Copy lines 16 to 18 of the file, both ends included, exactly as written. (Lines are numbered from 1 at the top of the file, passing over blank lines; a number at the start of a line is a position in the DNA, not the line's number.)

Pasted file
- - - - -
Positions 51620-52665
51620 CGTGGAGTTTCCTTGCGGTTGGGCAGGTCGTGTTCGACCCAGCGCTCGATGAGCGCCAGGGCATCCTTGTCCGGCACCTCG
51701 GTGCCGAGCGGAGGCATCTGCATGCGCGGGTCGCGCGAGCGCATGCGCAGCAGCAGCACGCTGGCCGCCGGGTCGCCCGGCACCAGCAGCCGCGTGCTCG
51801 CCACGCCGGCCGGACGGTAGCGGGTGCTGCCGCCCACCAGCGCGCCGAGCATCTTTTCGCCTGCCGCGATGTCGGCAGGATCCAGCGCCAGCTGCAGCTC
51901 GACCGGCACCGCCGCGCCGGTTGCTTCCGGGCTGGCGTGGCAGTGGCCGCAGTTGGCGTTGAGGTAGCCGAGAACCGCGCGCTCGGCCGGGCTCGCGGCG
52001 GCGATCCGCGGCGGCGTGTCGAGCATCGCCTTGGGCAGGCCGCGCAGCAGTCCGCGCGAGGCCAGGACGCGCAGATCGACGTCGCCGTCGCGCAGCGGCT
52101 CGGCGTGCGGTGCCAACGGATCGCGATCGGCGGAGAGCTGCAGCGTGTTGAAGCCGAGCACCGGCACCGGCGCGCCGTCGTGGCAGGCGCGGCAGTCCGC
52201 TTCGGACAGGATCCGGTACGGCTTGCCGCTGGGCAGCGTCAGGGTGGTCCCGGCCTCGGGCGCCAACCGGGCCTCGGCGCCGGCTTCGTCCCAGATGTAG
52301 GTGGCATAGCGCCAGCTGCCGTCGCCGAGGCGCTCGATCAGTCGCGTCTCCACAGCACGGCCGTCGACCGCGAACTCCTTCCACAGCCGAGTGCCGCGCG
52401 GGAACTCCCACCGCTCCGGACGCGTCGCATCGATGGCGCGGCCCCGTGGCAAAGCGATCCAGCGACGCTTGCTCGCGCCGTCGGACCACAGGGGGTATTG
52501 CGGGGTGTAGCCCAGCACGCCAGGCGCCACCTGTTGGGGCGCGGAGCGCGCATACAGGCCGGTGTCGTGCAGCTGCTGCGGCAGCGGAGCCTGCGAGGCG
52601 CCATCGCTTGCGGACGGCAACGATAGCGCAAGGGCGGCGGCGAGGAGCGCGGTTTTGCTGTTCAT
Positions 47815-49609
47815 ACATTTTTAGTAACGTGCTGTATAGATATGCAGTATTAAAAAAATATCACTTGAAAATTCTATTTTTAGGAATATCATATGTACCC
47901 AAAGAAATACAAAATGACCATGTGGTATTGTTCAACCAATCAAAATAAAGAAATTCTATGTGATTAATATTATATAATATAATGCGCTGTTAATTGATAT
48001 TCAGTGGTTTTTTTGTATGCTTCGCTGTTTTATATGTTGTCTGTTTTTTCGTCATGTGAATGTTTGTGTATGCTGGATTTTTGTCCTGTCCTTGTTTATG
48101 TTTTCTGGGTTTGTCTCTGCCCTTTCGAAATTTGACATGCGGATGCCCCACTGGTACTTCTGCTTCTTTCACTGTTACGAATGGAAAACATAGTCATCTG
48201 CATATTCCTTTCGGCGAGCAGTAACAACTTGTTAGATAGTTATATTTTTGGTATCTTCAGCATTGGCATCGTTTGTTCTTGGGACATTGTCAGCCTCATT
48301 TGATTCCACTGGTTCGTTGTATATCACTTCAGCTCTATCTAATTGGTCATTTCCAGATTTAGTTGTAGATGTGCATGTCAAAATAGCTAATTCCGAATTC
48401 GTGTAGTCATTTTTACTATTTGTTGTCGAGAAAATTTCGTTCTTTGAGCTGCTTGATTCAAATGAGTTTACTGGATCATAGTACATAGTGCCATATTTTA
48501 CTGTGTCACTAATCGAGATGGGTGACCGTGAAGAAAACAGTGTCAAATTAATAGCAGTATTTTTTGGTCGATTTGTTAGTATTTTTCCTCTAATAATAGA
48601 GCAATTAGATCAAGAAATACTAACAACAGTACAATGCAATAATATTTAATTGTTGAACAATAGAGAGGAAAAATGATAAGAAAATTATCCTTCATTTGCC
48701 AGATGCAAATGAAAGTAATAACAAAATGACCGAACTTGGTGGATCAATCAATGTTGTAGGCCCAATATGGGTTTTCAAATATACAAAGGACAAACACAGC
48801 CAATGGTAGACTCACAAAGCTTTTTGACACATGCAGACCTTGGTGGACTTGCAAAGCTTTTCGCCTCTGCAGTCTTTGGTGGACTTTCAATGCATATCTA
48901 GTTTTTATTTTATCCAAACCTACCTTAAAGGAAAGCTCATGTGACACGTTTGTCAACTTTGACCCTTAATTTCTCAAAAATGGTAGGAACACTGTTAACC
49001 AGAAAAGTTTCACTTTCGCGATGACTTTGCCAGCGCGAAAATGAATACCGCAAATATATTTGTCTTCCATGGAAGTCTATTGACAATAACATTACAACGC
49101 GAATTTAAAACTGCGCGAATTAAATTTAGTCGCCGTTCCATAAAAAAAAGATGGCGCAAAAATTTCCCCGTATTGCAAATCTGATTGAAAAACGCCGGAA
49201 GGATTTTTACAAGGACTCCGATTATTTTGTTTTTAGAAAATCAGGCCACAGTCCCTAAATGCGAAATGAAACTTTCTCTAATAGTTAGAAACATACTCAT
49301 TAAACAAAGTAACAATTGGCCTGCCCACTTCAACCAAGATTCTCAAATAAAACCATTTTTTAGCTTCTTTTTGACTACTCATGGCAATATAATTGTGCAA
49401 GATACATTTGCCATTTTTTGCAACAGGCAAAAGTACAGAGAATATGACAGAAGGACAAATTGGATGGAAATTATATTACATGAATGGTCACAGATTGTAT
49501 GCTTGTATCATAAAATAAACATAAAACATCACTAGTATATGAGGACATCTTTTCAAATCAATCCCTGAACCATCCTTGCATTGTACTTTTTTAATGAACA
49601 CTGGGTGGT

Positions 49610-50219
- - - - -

48001 TCAGTGGTTTTTTTGTATGCTTCGCTGTTTTATATGTTGTCTGTTTTTTCGTCATGTGAATGTTTGTGTATGCTGGATTTTTGTCCTGTCCTTGTTTATG
48101 TTTTCTGGGTTTGTCTCTGCCCTTTCGAAATTTGACATGCGGATGCCCCACTGGTACTTCTGCTTCTTTCACTGTTACGAATGGAAAACATAGTCATCTG
48201 CATATTCCTTTCGGCGAGCAGTAACAACTTGTTAGATAGTTATATTTTTGGTATCTTCAGCATTGGCATCGTTTGTTCTTGGGACATTGTCAGCCTCATT